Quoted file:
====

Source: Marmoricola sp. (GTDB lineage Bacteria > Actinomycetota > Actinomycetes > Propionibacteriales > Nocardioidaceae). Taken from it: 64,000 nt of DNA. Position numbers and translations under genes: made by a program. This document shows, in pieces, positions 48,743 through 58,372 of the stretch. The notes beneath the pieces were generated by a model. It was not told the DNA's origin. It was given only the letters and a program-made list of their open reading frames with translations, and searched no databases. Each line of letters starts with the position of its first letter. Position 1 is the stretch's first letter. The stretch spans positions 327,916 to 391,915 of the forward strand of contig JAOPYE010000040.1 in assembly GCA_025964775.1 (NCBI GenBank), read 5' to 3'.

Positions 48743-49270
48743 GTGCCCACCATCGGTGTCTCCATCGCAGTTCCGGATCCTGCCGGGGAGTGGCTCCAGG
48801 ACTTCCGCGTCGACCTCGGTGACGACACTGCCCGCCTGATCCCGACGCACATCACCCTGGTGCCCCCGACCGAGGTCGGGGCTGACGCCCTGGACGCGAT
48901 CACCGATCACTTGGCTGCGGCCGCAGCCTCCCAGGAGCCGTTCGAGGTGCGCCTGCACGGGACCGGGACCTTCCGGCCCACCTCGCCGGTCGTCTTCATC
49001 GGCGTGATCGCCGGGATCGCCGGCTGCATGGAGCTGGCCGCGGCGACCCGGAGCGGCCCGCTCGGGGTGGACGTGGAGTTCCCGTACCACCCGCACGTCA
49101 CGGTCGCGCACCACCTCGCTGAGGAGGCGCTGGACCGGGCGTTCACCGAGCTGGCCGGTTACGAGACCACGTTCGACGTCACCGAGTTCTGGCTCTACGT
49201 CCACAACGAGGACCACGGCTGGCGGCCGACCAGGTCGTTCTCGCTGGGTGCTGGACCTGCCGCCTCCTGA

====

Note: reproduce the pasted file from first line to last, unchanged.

Source: Marmoricola sp. (GTDB lineage Bacteria > Actinomycetota > Actinomycetes > Propionibacteriales > Nocardioidaceae). Taken from it: 64,000 nt of DNA. Position numbers and translations under genes: made by a program. This document shows, in pieces, positions 48,743 through 58,372 of the stretch. The notes beneath the pieces were generated by a model. It was not told the DNA's origin. It was given only the letters and a program-made list of their open reading frames with translations, and searched no databases. Each line of letters starts with the position of its first letter. Position 1 is the stretch's first letter. The stretch spans positions 327,916 to 391,915 of the forward strand of contig JAOPYE010000040.1 in assembly GCA_025964775.1 (NCBI GenBank), read 5' to 3'.

Positions 48743-49270
48743 GTGCCCACCATCGGTGTCTCCATCGCAGTTCCGGATCCTGCCGGGGAGTGGCTCCAGG
48801 ACTTCCGCGTCGACCTCGGTGACGACACTGCCCGCCTGATCCCGACGCACATCACCCTGGTGCCCCCGACCGAGGTCGGGGCTGACGCCCTGGACGCGAT
48901 CACCGATCACTTGGCTGCGGCCGCAGCCTCCCAGGAGCCGTTCGAGGTGCGCCTGCACGGGACCGGGACCTTCCGGCCCACCTCGCCGGTCGTCTTCATC
49001 GGCGTGATCGCCGGGATCGCCGGCTGCATGGAGCTGGCCGCGGCGACCCGGAGCGGCCCGCTCGGGGTGGACGTGGAGTTCCCGTACCACCCGCACGTCA
49101 CGGTCGCGCACCACCTCGCTGAGGAGGCGCTGGACCGGGCGTTCACCGAGCTGGCCGGTTACGAGACCACGTTCGACGTCACCGAGTTCTGGCTCTACGT
49201 CCACAACGAGGACCACGGCTGGCGGCCGACCAGGTCGTTCTCGCTGGGTGCTGGACCTGCCGCCTCCTGA